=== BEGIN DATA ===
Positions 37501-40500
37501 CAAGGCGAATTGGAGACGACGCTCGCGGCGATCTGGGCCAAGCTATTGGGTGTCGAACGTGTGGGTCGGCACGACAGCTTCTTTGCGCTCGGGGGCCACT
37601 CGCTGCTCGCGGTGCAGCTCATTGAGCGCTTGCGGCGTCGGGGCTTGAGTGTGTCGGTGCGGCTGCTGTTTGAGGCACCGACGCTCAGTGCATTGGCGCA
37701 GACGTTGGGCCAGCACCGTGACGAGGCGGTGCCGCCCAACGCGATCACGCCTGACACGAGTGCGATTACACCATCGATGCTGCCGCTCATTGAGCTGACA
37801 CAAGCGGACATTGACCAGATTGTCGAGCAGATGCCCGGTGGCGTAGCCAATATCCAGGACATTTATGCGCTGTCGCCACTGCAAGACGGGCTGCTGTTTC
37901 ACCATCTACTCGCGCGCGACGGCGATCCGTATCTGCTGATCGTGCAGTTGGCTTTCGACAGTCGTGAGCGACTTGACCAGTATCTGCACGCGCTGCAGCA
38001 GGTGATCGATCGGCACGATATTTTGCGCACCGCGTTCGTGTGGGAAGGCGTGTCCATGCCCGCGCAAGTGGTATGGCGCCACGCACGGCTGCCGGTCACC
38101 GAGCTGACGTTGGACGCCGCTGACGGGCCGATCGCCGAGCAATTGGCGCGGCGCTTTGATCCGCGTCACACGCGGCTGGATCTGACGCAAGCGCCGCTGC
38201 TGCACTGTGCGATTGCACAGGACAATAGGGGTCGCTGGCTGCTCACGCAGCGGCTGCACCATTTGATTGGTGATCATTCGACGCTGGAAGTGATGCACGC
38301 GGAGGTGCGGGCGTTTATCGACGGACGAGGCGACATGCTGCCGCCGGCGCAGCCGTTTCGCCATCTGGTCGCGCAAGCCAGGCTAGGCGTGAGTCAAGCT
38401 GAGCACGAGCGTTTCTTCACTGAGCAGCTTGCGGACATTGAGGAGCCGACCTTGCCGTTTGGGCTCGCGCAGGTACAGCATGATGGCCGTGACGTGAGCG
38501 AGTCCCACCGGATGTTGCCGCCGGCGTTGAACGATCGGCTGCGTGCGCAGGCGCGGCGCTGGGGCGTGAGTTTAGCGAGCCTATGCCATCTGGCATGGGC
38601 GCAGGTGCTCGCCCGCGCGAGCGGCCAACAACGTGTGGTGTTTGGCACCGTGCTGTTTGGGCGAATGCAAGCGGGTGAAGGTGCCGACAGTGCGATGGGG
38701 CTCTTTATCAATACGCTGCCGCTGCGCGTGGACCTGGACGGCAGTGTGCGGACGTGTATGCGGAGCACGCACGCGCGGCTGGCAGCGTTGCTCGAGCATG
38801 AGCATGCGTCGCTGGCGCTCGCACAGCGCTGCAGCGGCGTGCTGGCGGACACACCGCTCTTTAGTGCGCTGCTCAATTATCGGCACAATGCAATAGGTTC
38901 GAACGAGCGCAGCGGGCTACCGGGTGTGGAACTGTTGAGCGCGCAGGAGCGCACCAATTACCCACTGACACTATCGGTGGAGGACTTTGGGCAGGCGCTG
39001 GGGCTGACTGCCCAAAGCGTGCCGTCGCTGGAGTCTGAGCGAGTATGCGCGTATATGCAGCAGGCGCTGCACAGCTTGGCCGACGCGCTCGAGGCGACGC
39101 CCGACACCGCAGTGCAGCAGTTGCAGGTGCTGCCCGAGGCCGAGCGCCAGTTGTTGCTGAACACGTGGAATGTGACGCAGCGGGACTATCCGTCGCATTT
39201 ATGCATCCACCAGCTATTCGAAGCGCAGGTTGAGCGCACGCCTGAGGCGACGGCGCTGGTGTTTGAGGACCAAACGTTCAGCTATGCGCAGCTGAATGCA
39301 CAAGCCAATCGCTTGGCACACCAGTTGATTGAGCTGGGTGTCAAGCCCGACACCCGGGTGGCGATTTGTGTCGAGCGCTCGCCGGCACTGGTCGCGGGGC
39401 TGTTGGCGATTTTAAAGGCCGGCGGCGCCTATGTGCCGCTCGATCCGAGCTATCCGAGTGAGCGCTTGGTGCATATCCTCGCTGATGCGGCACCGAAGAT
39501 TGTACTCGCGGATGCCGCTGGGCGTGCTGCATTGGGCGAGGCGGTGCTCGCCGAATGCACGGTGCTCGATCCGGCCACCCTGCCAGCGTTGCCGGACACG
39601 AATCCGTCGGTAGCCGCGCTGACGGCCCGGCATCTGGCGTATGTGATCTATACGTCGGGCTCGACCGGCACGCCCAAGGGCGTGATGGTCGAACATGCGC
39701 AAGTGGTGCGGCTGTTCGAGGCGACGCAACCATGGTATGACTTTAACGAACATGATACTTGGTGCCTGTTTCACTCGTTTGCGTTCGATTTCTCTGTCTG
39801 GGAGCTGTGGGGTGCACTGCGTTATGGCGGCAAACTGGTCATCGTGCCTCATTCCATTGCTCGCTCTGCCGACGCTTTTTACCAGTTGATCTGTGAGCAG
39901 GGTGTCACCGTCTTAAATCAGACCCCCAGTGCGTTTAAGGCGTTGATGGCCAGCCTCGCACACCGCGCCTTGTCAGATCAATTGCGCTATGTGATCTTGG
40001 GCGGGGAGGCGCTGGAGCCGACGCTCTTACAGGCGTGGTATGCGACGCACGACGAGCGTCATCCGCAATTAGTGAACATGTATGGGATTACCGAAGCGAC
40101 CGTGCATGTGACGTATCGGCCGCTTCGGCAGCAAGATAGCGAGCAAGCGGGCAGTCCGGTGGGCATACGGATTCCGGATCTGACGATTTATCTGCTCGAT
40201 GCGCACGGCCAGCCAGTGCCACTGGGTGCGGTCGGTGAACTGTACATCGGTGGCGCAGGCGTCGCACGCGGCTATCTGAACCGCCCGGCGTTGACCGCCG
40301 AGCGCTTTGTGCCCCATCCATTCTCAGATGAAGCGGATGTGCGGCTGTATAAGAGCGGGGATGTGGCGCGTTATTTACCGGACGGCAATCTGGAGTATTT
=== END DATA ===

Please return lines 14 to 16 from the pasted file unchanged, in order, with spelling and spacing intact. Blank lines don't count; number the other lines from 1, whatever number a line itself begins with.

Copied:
38701 CTCTTTATCAATACGCTGCCGCTGCGCGTGGACCTGGACGGCAGTGTGCGGACGTGTATGCGGAGCACGCACGCGCGGCTGGCAGCGTTGCTCGAGCATG
38801 AGCATGCGTCGCTGGCGCTCGCACAGCGCTGCAGCGGCGTGCTGGCGGACACACCGCTCTTTAGTGCGCTGCTCAATTATCGGCACAATGCAATAGGTTC
38901 GAACGAGCGCAGCGGGCTACCGGGTGTGGAACTGTTGAGCGCGCAGGAGCGCACCAATTACCCACTGACACTATCGGTGGAGGACTTTGGGCAGGCGCTG